Domestic politics and Political Science both tend to view the nation-state as a monad, an independent black box that churns out “policies”. The utter interdependence of the global capitalist economy, which goes back centuries, is always downplayed by national actors who love to present themselves as being powerful and autonomous and not beholden to actions outside the nation-state (other than to occasionally use the actions of “pernicious outsiders” as a rallying cry for internal order and discipline, the way the Reaganites used the Japanese “threat” to screw over American workers and make them imagine their screwing was a patriotic act). Yes, the 1873 crash had a ton to do with real estate speculation in Vienna (a bubble that burst and took the banking and stock markets with it), at that financial contagion spread to Hamburg, Frankfort, London, and then the USA. The dominos of counterparties existed even then. But politicians will always prattle on about these issues as if they are hermetically sealed within national boundaries, except when they can use the international economy as a cover for their own malfeasance or impotence.

  8. Ulysses

    Masaccio’s post at FDL, linked above, is a clarion call for us to stop the accelerating global trend of upward wealth concentration in the hands of ever fewer kleptocrats. I was particularly struck by the comment of Shutterbuggery:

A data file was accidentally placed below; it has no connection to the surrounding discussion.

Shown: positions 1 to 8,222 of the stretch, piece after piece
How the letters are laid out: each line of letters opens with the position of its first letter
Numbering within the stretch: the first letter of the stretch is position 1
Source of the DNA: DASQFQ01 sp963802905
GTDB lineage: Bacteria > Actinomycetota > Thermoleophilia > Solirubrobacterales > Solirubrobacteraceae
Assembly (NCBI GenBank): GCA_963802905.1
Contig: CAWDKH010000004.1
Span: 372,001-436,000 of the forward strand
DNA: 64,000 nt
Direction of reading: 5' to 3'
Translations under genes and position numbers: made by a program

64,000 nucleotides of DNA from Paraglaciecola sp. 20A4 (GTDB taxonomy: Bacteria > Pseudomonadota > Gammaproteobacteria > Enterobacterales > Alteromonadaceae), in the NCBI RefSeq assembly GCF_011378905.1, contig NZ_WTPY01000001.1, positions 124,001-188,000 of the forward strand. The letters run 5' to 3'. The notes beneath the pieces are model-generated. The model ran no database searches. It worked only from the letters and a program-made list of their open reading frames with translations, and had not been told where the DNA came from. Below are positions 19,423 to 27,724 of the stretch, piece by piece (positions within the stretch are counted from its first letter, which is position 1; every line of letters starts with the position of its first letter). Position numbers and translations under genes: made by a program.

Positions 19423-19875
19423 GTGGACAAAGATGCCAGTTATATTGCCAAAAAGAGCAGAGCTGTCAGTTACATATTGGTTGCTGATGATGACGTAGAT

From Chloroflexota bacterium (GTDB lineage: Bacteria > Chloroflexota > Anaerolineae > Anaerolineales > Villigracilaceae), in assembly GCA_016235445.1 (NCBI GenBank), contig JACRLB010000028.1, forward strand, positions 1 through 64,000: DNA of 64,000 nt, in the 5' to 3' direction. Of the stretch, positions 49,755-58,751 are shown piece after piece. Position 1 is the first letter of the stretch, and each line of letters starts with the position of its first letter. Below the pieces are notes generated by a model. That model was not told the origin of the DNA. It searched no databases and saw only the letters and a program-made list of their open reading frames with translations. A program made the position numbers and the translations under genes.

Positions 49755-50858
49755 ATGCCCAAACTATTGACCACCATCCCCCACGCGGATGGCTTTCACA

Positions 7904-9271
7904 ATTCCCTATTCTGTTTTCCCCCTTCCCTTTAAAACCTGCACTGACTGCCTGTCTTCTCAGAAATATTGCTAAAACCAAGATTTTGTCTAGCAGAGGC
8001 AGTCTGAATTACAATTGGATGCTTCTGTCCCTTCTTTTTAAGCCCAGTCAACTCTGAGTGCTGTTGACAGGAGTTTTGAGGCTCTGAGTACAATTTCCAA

“‘I don’t believe this is a “race between rich and poor”, it’s a race between truth and lies.’

    Its a race between those wealthy and influential enough to survive the collapse and those who are now considered expendable.. excess baggage to be cast off, no lifeboats, no flotation devices, no hand reaching down to help.

    When enough people see that, things will change. Abruptly.”

    This comment’s metaphor captures the zeitgeist extremely well. People in steerage feel like they are coming up fast on colliding with the iceberg. A small handful of 1st class passengers has paid the crew to point guns at them, and keep them away from the lifeboats. The 1st class passengers have also paid clever charlatans to provoke discord among the steerage passengers, successfully getting many of the “lower orders” too busy fighting amongst themselves to even notice what’s happening with the lifeboats.

    What’s needed is for enough people, including at least some of those holding the guns, to recognize that there are enough lifeboats for everyone, even if they’ll have to endure the discomfort of sitting on each others laps, and sharing water from communal canteens in order to stay afloat and survive.

    1. Paul Niemi